In this video, you’ll learn about what causes hyperglycemia, what symptoms to look for, and how it affects the health of people living with type 1 diabetes.
Hyperglycemia refers to an excess of glucose in the blood stream. The fact that we do not all have hyperglycemia is a tribute to the fine-tuned regulation, or homeostasis, of the normal body,
Glucose is our main source of energy especially for the brain. When we eat, our intestinal tract breaks down the complex starches and sugars we eat into glucose, which is absorbed into the bloodstream. This triggers the pancreatic beta cells to produce insulin, which allows glucose to get through the cell membrane and into our cells.
Hyperglycemia results mainly when pancreas produces insufficient insulin, or our cells exhibit insulin resistance. This can occur in diabetes, other diseases affecting the pancreas or stressful conditions which decreases insulin sensitivity.
Excess of glucose in the blood stream washes out water and salts with excessive urination, causing thirst, and drying out of the cells; the distorted vision of hyperglycemia is one such symptom thot results.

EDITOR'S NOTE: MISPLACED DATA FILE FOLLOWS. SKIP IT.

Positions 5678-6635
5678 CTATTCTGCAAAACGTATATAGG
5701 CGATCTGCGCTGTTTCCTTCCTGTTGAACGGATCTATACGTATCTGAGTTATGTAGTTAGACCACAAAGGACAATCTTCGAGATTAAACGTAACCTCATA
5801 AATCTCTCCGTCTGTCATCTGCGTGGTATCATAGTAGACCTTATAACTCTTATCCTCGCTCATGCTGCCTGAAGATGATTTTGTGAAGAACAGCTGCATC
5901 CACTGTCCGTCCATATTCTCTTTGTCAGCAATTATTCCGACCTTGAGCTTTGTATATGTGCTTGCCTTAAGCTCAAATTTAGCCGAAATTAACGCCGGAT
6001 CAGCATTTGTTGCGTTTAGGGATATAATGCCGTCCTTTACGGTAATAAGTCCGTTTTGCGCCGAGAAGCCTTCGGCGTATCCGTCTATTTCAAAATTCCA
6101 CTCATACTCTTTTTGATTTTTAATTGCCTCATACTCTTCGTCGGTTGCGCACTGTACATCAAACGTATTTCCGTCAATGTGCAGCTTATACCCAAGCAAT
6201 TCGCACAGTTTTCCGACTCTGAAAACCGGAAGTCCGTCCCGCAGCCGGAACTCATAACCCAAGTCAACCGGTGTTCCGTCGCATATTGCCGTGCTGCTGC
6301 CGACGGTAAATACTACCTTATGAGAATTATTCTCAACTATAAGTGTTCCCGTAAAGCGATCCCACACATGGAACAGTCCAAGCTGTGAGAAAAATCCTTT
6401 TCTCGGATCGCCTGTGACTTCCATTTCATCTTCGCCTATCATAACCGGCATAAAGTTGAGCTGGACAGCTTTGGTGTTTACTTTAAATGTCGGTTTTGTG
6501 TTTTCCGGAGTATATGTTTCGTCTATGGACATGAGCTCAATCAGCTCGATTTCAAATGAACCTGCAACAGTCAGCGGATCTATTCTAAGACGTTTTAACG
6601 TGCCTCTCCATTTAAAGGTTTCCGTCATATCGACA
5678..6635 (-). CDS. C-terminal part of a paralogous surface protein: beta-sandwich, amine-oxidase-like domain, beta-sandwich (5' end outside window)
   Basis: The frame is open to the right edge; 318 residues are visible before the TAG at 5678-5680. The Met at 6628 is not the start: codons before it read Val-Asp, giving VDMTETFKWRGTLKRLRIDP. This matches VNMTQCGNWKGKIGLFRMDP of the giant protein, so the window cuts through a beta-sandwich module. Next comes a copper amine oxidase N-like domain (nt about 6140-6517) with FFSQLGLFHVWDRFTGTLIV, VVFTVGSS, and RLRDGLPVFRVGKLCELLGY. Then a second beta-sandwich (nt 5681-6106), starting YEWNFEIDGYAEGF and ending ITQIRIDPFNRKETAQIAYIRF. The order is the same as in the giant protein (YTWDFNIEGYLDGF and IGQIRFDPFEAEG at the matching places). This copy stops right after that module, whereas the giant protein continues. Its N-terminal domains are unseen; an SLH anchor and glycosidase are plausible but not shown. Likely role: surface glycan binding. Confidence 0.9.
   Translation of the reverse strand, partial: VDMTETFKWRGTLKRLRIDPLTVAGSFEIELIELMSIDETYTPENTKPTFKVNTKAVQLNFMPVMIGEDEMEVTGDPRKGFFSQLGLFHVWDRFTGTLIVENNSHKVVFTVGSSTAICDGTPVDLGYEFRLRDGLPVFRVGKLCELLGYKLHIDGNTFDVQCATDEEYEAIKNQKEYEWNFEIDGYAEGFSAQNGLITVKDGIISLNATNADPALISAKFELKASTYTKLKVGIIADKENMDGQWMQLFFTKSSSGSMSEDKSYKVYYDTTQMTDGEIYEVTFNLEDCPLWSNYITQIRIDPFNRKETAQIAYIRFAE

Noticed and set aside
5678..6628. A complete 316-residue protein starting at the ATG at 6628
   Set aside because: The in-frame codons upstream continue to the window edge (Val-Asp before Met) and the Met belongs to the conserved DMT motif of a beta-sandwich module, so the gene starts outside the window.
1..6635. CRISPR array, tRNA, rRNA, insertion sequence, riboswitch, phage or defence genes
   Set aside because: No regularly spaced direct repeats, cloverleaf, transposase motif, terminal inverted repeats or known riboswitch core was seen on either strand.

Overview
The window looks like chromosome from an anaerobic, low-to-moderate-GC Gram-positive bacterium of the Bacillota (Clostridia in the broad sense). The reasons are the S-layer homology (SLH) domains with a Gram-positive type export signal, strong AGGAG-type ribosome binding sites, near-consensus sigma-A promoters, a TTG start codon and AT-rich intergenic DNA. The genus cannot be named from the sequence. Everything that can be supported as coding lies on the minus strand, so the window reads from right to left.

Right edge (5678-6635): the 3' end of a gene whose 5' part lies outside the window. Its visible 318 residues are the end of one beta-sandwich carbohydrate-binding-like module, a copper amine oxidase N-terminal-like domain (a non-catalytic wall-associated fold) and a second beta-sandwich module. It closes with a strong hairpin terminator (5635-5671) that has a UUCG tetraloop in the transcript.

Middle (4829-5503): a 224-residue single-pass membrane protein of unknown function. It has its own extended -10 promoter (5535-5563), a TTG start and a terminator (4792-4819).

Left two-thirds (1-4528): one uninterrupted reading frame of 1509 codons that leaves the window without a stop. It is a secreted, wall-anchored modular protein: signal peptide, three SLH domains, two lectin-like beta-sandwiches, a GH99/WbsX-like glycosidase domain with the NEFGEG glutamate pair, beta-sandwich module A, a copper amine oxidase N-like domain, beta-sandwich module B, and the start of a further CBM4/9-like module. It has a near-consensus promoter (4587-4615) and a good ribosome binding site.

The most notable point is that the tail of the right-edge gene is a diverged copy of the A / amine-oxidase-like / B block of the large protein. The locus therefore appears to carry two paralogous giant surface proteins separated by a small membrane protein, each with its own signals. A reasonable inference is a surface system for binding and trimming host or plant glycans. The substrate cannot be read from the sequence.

In the most common types of hyperglycemia, the cells are starved of glucose, and need to breakdown fats for energy. This produces a ketosis, or acidosis of the bloodstream, increasing the dehydration.
My wife suffered from diabetes, and had her only severe episode in Canada. She started vomiting before we discovered the high blood sugar, and couldn’t drink enough fluids by mouth. She was hospitalized in Canada and received excellent treatment with intravenous fluid and insulin.
Over the years, chronic excess of sugar attached to the protein of her cells, as manifested by excessive hemoglobin A-1 C, or glycohemoglobin, in her bloodstream. She passed away a decade ago.
A healthy lifestyle, with good sleep, diet and exercise is essential
Sugar should be considered a poison.
Regular vegetables fruits and cereal grains help avoid the excess sugar of fast foods. Exercise helps to utilize extra sugar and mitigate stress.
Please refer to the article on hyperglycemia by the Mayo clinic for a more complete discussion.